This burden to create a public defense community rests not only on indigent defense organizations, but also institutional providers, large and small. Institutional providers have developed a reputation for becoming completely self–sustaining, isolating themselves from “outside” criminal defense organizations and individual criminal practitioners. They would not, at least there was the impression they would not, accept the assistance of or open themselves to support from the outside. Instead, they looked entirely in–house for training, reluctant to allow lawyers from outside their ranks to either participate in training programs as participants or instructors. This sense of we can do it alone not only exists within large indigent defense organizations, but also small to mid–sized offices. Whether these impressions are true or not, this practice should stop. The lawyers in institutional defense providers have the skills, talent, and knowledge that can be incredibly helpful to outside lawyers and organizations. At the same time, they can benefit from the teachings and experiences of attorneys not from inside their walls. By opening their ranks and allowing all indigent defense practitioners and organizations to learns from and share with them, the entire public defense community as a whole will become more vibrant and dynamic.
To be able to develop a supportive, client–centered, and passionate defense community, we all need to shed ourselves of old practices and become open to new ideas and ways of doing things. Sometimes we need to open the window and allow the fresh air in. This is a saying my father once used when discussing his decision to change churches. He explained to the old pastor that the church had become too stuck in tradition and was unwilling to accept ideas and practices that were more in line with modern times. That pastor ignored his words. We should not. Everyone dedicated to the practice of indigent defense will best be served by opening their windows and allowing some fresh air in. It will benefit not only line attorneys, but also leaders within the community, and most importantly the lives of the people we serve.
We can all benefit from new and different ideas and perspectives. Outside organizations; lawyers from different jurisdictions; young, inexperienced, and even non–lawyers, bring their own experiences, challenges they have overcome, tools and strategies they have used to succeed. The differing perspectives and tools to succeed can effectively be applied to the work we all do. This open concept should apply not only to the way institutional providers operate with respect to outside organizations, but also how offices work when dealing within their own ranks. Younger lawyers bring fresh new perspectives. New ways of teaching. New ideas. New technologies. Their participation in training and development should be encouraged, not suppressed.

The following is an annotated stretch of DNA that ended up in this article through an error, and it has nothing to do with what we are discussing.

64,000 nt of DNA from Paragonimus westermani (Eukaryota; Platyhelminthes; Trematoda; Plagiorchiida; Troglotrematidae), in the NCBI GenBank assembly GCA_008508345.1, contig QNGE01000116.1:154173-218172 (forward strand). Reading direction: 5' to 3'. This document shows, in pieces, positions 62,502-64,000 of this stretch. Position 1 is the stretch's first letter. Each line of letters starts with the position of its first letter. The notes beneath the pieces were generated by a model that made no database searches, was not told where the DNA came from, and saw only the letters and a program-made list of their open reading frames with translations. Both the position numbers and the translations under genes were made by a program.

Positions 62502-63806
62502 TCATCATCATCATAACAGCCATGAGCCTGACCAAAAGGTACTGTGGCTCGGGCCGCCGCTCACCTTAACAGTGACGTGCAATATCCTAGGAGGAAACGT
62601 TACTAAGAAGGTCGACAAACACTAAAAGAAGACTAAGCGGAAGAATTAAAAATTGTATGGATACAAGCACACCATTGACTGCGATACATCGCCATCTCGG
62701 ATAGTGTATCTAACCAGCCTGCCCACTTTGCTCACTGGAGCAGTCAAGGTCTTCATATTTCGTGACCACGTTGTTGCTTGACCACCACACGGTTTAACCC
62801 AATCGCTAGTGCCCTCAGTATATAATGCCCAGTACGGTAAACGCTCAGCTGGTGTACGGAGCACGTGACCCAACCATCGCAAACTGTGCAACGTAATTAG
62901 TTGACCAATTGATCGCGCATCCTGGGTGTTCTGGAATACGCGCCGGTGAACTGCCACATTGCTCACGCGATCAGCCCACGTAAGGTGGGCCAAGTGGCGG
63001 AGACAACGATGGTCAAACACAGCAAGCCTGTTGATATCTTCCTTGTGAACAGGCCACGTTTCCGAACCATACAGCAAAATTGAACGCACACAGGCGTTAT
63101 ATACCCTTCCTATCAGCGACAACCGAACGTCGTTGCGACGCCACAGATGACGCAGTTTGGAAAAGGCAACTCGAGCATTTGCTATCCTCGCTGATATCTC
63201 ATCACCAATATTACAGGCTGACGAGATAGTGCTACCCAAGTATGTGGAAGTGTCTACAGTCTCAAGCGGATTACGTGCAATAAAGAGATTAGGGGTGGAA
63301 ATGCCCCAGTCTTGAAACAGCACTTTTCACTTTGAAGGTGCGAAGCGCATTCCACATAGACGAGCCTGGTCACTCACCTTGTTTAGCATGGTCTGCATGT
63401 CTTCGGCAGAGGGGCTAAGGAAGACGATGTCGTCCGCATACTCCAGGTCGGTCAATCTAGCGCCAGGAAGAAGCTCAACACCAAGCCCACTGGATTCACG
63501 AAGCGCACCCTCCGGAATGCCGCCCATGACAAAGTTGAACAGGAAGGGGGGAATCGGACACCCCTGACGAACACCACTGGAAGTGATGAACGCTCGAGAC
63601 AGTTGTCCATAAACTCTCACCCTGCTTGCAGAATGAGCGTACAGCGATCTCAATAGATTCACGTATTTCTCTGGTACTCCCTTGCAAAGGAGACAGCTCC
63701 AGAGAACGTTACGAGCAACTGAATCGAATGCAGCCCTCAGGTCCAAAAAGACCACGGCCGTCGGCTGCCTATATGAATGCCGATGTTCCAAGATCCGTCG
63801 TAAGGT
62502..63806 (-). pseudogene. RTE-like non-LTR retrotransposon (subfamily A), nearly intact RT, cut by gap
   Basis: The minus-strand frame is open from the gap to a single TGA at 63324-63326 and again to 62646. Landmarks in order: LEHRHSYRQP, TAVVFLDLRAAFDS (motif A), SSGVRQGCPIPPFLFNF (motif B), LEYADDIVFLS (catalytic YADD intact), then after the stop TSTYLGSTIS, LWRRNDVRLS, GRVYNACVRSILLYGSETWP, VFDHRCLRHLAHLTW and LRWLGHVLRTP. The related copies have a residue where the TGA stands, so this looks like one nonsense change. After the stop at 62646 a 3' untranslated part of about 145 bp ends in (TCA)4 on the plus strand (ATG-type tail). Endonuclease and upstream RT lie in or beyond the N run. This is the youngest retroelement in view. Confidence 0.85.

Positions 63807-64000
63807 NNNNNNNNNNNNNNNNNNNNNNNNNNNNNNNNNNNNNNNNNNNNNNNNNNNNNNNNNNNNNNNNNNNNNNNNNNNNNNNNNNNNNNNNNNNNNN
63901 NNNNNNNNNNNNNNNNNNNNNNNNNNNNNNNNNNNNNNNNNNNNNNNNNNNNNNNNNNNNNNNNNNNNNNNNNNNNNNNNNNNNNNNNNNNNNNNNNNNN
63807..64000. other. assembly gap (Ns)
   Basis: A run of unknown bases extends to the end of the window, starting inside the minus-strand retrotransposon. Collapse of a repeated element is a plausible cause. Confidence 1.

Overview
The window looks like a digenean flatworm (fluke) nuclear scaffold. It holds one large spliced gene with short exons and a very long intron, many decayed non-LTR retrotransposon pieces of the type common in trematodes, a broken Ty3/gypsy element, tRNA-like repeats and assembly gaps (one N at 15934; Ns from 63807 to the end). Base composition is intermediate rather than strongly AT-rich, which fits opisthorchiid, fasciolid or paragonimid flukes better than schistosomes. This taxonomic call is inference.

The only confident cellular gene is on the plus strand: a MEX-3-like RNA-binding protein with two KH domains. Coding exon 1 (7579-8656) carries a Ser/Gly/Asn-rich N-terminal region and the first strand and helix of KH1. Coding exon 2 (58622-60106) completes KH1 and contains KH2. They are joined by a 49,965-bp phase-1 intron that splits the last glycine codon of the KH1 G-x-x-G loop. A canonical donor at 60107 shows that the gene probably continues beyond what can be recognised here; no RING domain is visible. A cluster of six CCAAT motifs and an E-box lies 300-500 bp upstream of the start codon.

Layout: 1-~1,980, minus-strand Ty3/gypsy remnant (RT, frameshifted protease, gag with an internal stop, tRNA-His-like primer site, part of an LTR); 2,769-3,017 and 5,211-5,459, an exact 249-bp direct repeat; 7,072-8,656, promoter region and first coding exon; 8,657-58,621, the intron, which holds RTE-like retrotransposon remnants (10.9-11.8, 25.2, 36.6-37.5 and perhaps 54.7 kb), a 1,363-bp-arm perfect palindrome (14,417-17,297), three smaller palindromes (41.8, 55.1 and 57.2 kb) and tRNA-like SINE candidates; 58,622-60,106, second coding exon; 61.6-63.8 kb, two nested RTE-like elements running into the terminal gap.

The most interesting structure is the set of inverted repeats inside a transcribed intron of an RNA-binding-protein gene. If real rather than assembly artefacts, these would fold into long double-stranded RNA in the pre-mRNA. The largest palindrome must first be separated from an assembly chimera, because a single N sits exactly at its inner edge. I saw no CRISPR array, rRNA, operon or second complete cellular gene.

When we break down the walls that separate us, we will be able to communicate more feely and provide the mutual support and encouragement that will benefit both the lawyers within this community and clients we serve. It is not easy to accept change. Trying new things, accepting and embodying new ideas, is scary. We become comfortable in the ways we have done things. There is a belief in the minds of many experienced lawyers that they know what works best. They believe that success rests in doing things the way they have always operated. They believe that accepting new ideas and embodying new perspectives, will make them less effective. This is not true. By accepting new client–centered ideals and more open and mutually supportive practices both within our individual offices and throughout the public defense community as a whole, we will all benefit. Opening ourselves up to new ideas and new perspectives does not mean dismantling everything we have done. It only requires a willingness and an open–mindedness to listen to new ideas. To progress we must all be willing to admit that maybe, ……. just maybe, ….. we can improve upon the way we operate. Because we can.
I know from personal experience that being willing to put aside my old ideas, and instead being more dedicated to doing my job in a client–centered way, taught by Jon Rapping and the amazing people in the Gideon's Promise family, has made be a better, more effective lawyer. It has benefitted both me as well as the people I serve. My pride may have been bruised realizing I could do things better. But when it comes down to it, my pride pales in comparison to the lives and liberty of the people I represent.
We all have a common goal. We should be united in working towards and fighting for the accomplishment of that goal. Together we can be far more powerful and have more influence than if we continue to operate alone. We are far stronger when we march together locked arm–in–arm as a cohesive group and not thousands of separate parts. It will benefit not only the attorneys who share in this community, but also the lives and liberty of the people we represent.